A pentimento means a change of mind. It refers to corrections and alterations of the position of a particular part of a composition made by the artist as part of the process of creation. When making these changes, the painter cancels his previous idea by covering it over with new paint to effect the revision. After this was done, the underlying paint, which expressed his earlier idea, was invisible to the viewer. Over time, due to alterations in the refractive index of the binding medium in relation to that of the pigments, rendering the paint layer more translucent, the underlying passages often become visible. In general, the existence of pentimenti indicate that a painting is autograph and that, in the case of paintings of which there are several versions, that it is the first and prime example. In the Salvator Mundi, several changes were made in the course of painting. They are significant revisions and not the slight adjustments a copyist would make.
The blessing hand
The most obvious pentimento is of the thumb of the blessing hand, which had been exposed during the radical scraping away of the original black background in the past and was immediately visible when the painting was first cleaned. Although somewhat damaged, it is clear that the passage had already been fully modelled. The second, final position of the thumb may have been painted on top of the opaque black background color, not just the thin initial wash. There is evidence that not only was the position of the thumb changed, but the entire hand was shifted slightly lower and towards the edge of the painting: in the crevice between the thumb and forefinger part of the first position of the palm is visible. It is only a small adjustment, but it was evidently of great importance for the painter to make a major change at such a late state in the development of the final composition.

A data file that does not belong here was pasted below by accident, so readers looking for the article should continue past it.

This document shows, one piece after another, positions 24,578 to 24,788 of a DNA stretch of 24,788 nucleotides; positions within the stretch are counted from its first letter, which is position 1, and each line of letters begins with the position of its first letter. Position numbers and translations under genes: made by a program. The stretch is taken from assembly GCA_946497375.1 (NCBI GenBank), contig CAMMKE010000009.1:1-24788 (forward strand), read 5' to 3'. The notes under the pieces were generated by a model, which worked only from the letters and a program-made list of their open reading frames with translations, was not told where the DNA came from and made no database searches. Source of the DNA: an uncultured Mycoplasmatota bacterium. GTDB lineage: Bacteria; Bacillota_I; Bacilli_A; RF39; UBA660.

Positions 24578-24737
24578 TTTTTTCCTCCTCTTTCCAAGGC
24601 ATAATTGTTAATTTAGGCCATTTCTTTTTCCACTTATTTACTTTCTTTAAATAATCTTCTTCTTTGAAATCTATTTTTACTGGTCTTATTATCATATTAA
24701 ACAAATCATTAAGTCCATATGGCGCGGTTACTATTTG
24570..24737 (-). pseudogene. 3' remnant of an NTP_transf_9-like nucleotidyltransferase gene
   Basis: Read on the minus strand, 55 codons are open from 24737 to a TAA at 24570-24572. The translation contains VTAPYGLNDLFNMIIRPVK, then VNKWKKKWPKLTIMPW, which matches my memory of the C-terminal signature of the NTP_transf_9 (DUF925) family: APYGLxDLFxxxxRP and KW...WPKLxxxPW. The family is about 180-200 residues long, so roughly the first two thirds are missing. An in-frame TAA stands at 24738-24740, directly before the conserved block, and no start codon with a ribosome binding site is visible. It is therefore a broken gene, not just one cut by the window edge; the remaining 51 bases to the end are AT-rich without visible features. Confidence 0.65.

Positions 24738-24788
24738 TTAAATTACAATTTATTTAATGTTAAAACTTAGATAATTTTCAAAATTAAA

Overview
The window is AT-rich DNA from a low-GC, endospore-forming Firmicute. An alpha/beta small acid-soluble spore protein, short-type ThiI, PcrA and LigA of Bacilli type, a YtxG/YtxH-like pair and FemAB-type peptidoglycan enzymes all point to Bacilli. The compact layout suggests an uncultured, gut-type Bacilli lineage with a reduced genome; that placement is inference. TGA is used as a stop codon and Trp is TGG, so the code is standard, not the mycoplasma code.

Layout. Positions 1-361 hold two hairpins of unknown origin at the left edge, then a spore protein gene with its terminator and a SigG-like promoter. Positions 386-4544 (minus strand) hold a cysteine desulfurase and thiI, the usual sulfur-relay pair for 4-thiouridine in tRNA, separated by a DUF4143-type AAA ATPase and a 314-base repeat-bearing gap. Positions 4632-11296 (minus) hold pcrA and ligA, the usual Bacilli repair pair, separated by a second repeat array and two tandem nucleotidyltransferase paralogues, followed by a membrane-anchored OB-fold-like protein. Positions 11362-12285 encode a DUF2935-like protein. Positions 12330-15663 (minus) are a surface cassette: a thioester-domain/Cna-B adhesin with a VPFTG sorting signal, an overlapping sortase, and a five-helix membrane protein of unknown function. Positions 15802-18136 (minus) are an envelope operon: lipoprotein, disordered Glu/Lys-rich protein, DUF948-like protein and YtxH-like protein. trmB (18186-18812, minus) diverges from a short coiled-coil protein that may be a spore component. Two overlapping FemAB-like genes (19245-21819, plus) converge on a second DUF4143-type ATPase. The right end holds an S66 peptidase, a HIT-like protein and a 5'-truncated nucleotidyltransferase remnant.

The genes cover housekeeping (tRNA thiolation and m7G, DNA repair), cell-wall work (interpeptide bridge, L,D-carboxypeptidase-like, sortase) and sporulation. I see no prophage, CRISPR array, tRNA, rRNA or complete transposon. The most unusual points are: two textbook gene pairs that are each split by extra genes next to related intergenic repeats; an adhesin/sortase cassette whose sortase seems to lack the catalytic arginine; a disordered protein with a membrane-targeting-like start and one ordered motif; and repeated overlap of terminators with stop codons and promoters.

Lower position of the blessing hand
The question as to whether or not the blessing hand was originally conceived in a lower position has often been raised. Another interpretation of the Salvator Mundi in a less hieratical pose exists in a number of paintings by Leonardo’s followers, for example, the painting by Marco d’Oggiono in the Galleria Borghese, and another interpretation in the Pushkin Museum by Giampietrino. Both show a young, beardless Christ. In Marco D’Oggiono’s work, the hand is in the lower position and seen at an angle similar that that of the Salvator Mundi while in the Moscow painting the hand faces the viewer and is more open.
|Alinari / Art Resource, NY|
Giotto, Blessing Christ, North Carolina Museum of Art, Samuel H. Kress Collection